WestSide Baby has accepted car seats for recycling before – but usually, just the ones in good enough shape to reuse. Starting this Saturday, they will accept ALL used car seats – 10 am-2 pm on Saturday, bring yours to their donation HQ in White Center, 10032 15th SW (map) – so if you have one, in any condition, in the basement, the attic, the closet, the garage, bring it over! For the new campaign Re-Ride: Car Seat Reuse and Recycling for Local Children in Need, WS Baby is now partnering with recyclers Total Reclaim to enable acceptance of any and all car seats (if yours can’t be reused, they request a $5 minimum donation to help cover the cost of recycling its materials). WS Baby says they are only able to fill about HALF the requests they currently get for car seats, so widening the recycling program will hopefully help them fill more. P.S. If you can help them dismantle car seats in preparation for recycling, please contact Shana Allen at email@example.com or 206-767-1662.
10:22 AM: Thanks to Nathan for that photo of Seattle City Light workers digging near 45th/Roxbury (map). City Light’s Scott Thomsen tells WSB that’s where crews first found trouble while trying to trace the source of an outage that’s kept hundreds without power since yesterday afternoon. He explains, “When the calls first came in, crews found a blown fuse and limiter near Roxbury and SW 45th. Those are devices that are designed to protect the transformer and they did their job. It took a while to determine why they blew. Ultimately, crews determined that the problem was a failed underground cable. We have identified where the failure took place and crews are working right now to dig up the failed section and replace it. Estimate for restoration of service is about 2 pm.”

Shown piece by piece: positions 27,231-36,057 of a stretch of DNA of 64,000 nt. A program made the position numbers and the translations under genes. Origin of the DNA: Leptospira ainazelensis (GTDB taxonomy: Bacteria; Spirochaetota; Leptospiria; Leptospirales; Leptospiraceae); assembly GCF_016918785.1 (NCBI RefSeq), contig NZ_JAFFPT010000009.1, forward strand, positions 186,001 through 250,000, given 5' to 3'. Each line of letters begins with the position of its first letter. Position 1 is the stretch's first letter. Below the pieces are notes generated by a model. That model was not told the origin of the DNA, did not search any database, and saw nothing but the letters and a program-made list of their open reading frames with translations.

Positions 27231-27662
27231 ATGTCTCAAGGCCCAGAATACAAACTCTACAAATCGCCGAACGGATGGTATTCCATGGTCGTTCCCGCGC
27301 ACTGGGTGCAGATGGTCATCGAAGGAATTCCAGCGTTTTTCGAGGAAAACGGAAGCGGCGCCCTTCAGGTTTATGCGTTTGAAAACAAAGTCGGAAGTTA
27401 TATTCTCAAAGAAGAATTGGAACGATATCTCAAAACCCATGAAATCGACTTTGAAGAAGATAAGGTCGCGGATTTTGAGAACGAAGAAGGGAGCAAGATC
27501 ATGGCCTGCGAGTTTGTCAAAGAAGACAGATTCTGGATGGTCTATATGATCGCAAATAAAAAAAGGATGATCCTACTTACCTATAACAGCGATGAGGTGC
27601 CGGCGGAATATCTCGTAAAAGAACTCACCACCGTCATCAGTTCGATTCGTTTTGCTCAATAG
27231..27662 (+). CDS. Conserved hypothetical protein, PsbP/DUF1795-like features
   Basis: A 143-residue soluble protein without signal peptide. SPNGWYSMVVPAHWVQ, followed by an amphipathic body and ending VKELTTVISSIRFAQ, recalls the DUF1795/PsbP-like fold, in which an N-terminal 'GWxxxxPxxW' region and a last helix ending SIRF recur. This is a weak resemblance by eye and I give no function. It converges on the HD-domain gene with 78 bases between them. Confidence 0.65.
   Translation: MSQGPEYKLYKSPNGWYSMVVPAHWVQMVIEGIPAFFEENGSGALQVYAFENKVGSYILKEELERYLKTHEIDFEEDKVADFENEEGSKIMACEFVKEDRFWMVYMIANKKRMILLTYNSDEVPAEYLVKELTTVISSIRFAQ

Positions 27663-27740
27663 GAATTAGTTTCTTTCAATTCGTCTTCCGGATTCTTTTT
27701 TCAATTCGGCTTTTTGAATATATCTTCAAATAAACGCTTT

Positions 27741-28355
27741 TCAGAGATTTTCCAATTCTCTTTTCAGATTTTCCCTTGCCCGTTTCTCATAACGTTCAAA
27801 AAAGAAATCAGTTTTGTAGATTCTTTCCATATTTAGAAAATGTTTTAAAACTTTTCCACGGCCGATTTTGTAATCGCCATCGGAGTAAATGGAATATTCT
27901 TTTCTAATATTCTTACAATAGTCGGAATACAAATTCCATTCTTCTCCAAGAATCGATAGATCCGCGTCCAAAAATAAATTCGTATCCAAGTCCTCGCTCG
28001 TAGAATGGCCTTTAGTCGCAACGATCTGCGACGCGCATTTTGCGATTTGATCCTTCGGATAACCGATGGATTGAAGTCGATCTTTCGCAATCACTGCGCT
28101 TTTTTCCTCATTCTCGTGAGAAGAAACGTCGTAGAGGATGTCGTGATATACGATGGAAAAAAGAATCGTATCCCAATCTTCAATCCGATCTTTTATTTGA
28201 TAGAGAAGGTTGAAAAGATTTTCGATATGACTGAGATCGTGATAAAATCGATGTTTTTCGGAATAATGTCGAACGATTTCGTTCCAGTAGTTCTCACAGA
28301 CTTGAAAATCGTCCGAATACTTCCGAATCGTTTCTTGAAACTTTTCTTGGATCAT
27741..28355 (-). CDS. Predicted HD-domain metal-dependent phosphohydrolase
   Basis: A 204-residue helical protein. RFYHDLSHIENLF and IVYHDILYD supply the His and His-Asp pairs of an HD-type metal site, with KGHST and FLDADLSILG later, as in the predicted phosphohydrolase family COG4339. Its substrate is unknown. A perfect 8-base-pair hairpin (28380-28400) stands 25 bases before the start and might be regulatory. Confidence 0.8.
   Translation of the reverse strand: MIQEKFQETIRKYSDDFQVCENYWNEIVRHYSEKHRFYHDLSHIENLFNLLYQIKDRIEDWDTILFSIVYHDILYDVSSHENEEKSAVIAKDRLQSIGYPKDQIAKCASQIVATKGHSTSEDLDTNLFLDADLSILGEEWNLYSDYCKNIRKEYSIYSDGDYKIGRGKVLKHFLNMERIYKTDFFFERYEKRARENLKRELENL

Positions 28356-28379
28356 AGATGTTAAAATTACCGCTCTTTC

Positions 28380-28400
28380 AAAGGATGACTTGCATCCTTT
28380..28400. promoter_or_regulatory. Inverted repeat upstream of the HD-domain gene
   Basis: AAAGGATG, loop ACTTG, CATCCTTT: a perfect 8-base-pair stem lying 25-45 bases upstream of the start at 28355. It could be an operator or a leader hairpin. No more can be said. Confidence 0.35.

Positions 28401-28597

11:52 AM UPDATE: Nathan reports his power’s back on (and the SCL map no longer shows any outage in the area). He says neighbors wonder if the problem had any relation to the underground work in the area these past few months; we have asked SCL that question and will update when we get the answer.
1:13 PM UPDATE: From SCL’s Thomsen: “I have confirmed that this section of cable was one of those tested during our cable injection project for Brace Point. It was deemed unsuitable for injection because it had deteriorated too badly. As a result, it was scheduled for replacement, but failed before that work started.” (The “injection” relates to the “underground work” link in the 11:52 am update – some of the recent work in the area had involved boosting aging cables with silicone injections, and scheduling replacements for those that were too far gone.)
(Added 11:29 am: Part of the stretch to be “spot paved,” looking south on the northbound side)
New information from SDOT today about the “spot paving” planned just south of The Junction, as first reported here last month. It’s scheduled to be done next week: